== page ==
Part 2: Intermediate Workshop in Statistical Computing with R
In the second session, you’ll be introduced to R’s tools for statistics and exploratory data analysis. You’ll learn to use R’s built-in statistical functions to test hypotheses about your data, including computing correlations, comparing two samples, and performing linear regressions. You’ll then learn further methods of manipulating and summarizing data using the dplyr package, and learn the basics of exploratory data analyses.

PLEASE NOTE: The best way to learn R is to attend both sessions. The second session will assume students are familiar with both R data structures and the ggplot2 package. To meet the goals of each session, and out of respect for those who enrolled in both, the Instructor will not be able to review material for students not present for Part 1. If you absolutely must miss the first session, reviewing the material in Lessons 1 and 2 of the online course, and passing the corresponding interactive quizzes, would help acquire the necessary basis for Part 2.

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Teaching with Technology Innovators Series: As Easy As ABC: Digital Humanities in the Classroom

Topic: As Easy as ABC: Digital Humanities in the Classroom
Speakers: Bill (William) Gleason (Professor & Chair, Department of English), Andrea Immel (Curator, Costsen Children’s Library), Ben Johnston (Manager, Humanities Resource Center, OIT), Clifford Wulfman (Coordinator, Library Digital Initiatives)

Time: Tuesday, April 29, 4:30pm – 6:00pm
Location: 330 Frist Campus Center, McGraw Center Conference Room

Refreshments will be provided! To register for this session:
(Registration is not required for attendance, however refreshments may be limited.)

The collaborators behind the new Interactive Digital Archive of Rare ABC Books, featuring selections from the Cotsen Children’s Library, will discuss the vision, planning, and work of the project, which was supported with a course development grant from the Digital Humanities Initiative and has been integrated into ENG 385: Children’s Literature. They will also describe a special course component in which students receive training in the methods and materials of the digital humanities, including text encoding.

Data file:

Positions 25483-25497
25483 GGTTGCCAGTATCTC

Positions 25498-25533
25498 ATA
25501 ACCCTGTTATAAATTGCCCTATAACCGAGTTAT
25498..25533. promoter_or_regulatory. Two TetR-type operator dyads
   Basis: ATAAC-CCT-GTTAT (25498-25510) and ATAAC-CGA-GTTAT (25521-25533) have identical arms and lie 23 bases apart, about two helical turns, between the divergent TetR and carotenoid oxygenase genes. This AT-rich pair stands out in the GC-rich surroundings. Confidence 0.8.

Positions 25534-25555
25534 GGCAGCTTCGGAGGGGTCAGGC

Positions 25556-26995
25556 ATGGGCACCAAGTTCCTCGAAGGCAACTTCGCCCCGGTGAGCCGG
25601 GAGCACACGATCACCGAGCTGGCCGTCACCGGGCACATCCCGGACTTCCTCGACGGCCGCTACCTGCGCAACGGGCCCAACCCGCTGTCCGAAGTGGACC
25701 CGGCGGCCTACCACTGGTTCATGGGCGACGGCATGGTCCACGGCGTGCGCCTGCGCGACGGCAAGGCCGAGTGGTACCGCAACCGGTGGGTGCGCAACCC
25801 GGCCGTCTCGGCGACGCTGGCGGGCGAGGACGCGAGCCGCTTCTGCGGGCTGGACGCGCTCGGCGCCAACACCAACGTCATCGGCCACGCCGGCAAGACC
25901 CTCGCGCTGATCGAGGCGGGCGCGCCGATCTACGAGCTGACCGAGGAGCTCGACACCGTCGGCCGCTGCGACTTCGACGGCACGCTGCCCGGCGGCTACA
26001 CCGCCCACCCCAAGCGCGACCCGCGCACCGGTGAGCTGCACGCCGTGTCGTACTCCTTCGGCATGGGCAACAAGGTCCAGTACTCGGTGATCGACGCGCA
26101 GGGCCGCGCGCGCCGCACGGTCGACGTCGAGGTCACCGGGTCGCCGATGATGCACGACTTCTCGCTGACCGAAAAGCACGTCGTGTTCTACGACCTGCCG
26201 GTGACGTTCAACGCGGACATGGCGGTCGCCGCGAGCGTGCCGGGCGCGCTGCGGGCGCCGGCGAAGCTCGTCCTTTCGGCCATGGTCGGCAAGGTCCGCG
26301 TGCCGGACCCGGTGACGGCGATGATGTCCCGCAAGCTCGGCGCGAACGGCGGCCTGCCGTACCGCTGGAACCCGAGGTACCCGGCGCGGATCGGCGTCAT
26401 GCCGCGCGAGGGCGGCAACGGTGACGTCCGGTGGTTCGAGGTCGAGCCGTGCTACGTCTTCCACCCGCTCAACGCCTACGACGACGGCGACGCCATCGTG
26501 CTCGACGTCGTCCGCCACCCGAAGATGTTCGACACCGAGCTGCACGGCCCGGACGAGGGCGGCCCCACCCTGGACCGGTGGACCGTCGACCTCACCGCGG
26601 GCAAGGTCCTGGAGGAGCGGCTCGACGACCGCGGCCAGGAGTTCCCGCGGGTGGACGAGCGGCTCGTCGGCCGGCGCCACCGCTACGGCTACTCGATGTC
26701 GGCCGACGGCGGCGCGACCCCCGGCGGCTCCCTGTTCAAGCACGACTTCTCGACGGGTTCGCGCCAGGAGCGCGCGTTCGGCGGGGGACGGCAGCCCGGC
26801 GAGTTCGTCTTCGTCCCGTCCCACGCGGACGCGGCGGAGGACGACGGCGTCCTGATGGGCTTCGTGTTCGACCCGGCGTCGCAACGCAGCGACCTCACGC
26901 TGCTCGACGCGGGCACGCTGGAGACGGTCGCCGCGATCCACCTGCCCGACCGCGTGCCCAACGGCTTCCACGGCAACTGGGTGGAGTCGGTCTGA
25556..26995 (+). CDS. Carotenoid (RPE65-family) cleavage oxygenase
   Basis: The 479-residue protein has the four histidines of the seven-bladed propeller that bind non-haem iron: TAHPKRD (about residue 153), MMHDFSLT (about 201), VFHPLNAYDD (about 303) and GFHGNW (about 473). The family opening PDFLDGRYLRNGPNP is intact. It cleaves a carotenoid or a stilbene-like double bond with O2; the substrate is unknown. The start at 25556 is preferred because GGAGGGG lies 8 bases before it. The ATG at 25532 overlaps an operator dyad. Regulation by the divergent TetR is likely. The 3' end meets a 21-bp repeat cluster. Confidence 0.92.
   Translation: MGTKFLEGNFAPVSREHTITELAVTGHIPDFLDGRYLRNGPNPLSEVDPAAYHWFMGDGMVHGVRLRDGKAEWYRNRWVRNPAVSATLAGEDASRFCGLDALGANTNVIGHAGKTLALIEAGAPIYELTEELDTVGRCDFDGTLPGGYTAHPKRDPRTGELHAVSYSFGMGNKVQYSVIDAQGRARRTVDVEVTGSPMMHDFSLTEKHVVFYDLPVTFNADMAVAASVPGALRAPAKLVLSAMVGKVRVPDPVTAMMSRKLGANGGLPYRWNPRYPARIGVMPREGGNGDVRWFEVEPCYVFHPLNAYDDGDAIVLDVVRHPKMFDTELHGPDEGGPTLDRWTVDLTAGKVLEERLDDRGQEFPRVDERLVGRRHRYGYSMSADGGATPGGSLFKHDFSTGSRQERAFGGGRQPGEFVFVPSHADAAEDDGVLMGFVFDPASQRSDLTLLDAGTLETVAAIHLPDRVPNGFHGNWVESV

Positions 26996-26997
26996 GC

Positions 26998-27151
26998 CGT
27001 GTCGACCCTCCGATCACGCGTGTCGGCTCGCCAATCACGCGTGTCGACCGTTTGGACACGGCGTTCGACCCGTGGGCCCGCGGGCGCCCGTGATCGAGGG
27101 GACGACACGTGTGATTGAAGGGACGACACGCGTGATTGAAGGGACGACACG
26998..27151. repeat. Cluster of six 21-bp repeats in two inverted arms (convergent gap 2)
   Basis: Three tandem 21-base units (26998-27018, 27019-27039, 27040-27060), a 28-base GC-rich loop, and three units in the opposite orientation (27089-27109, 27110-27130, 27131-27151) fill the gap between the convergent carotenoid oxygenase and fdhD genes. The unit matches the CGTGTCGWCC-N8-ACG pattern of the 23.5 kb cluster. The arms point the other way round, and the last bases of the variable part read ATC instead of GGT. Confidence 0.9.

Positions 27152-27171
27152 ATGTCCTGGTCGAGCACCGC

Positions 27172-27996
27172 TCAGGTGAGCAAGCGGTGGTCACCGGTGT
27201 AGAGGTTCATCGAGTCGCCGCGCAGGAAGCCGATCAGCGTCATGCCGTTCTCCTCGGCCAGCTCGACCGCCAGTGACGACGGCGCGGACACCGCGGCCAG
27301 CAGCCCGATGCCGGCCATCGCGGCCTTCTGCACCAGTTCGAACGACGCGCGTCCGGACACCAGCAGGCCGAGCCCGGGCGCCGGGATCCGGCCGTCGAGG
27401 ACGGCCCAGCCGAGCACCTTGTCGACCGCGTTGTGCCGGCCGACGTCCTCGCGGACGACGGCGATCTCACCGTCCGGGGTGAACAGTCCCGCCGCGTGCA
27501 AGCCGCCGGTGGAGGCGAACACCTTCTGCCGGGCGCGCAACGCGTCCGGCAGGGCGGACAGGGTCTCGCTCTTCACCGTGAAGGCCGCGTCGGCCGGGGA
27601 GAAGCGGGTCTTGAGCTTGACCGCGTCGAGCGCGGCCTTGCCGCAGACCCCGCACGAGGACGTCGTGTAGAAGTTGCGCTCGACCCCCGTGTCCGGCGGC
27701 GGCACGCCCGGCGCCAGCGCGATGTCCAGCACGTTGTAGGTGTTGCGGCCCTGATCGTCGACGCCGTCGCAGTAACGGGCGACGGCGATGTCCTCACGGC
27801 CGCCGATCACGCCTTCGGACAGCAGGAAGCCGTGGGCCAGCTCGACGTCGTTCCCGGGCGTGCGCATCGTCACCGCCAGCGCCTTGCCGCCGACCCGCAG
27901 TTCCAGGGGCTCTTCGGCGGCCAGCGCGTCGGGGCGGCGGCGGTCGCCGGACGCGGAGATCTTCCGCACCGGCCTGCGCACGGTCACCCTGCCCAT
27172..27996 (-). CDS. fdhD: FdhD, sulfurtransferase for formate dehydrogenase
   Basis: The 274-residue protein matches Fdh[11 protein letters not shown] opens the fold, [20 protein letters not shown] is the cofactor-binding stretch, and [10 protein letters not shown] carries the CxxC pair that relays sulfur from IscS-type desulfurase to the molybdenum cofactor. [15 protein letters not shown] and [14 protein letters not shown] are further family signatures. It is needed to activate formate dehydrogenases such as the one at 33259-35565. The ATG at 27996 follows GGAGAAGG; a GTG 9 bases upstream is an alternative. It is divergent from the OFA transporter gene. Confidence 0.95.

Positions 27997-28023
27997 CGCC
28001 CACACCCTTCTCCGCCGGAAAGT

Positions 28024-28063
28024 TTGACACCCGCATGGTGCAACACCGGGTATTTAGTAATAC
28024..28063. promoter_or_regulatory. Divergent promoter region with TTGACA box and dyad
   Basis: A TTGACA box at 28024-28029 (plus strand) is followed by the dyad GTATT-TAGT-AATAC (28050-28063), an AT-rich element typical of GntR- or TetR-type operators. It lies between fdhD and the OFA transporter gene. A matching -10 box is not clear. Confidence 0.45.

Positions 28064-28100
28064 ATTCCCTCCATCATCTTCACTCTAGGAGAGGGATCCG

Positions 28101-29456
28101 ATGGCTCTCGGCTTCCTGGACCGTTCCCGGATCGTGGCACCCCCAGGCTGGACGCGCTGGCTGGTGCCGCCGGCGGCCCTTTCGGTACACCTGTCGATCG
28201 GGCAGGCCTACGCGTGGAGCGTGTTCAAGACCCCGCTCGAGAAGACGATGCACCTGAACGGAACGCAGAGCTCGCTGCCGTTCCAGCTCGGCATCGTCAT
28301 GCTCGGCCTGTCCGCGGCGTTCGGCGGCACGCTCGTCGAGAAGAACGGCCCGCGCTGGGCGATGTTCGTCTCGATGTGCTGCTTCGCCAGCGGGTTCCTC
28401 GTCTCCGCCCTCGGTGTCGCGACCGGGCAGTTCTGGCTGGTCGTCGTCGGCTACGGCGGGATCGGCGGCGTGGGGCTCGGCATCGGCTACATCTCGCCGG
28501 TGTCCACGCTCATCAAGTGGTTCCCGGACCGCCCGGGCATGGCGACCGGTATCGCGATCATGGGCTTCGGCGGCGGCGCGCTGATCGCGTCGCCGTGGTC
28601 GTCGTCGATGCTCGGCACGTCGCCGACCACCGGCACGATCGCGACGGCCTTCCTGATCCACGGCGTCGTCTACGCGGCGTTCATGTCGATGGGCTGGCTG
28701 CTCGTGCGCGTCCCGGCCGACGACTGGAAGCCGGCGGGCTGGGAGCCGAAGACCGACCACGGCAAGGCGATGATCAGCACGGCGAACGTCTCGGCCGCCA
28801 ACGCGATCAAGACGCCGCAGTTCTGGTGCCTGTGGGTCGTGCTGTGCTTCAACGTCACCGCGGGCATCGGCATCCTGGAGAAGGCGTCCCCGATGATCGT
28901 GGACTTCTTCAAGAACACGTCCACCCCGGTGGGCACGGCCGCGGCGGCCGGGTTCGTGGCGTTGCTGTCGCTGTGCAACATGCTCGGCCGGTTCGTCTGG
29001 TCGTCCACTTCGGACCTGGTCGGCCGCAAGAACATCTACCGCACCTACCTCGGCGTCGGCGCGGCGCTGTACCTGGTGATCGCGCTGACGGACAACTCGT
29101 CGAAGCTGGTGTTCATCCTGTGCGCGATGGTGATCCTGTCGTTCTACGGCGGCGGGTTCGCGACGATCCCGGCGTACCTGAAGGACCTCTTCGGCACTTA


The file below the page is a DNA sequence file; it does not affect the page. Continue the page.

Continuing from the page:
Bill Gleason is Professor and Chair of the Department of English. A specialist in American literature and culture, his research and teaching interests range from the 18th century to the present, with particular emphasis on the late 19th/early 20th century, and include popular culture, material culture, environmental studies, and the history of the book.

Andrea Immel, Curator of the Cotsen Children’s Library since 1995, organizes international conferences, gallery and virtual exhibitions, and acquires materials for the collection.  She contributed chapters to volumes 5 and 6 of the Cambridge History of the Book in Britain, and co-edited Childhood and Children’s Books in Early Modern Europe, and the Cambridge Companion to Children’s Literature.

Ben Johnston is manager of OIT’s Humanities Resource Center in East Pyne.  Since 2005, Ben has worked with Princeton educators, students, and researchers across the Humanities and Social Sciences to facilitate the use of digital assets, technology tools, databases, and digital video in teaching and research. Ben is also an active member of Princeton Digital Humanities Initiative.

Clifford Wulfman is coordinator of Library Digital Initiatives and Director of the Blue Mountain Project. In addition to many years’ experience with text encoding, Cliff has published numerous articles on topics in the digital humanities and is co-author, with Robert Scholes, of Modernism in the Magazines: An Introduction.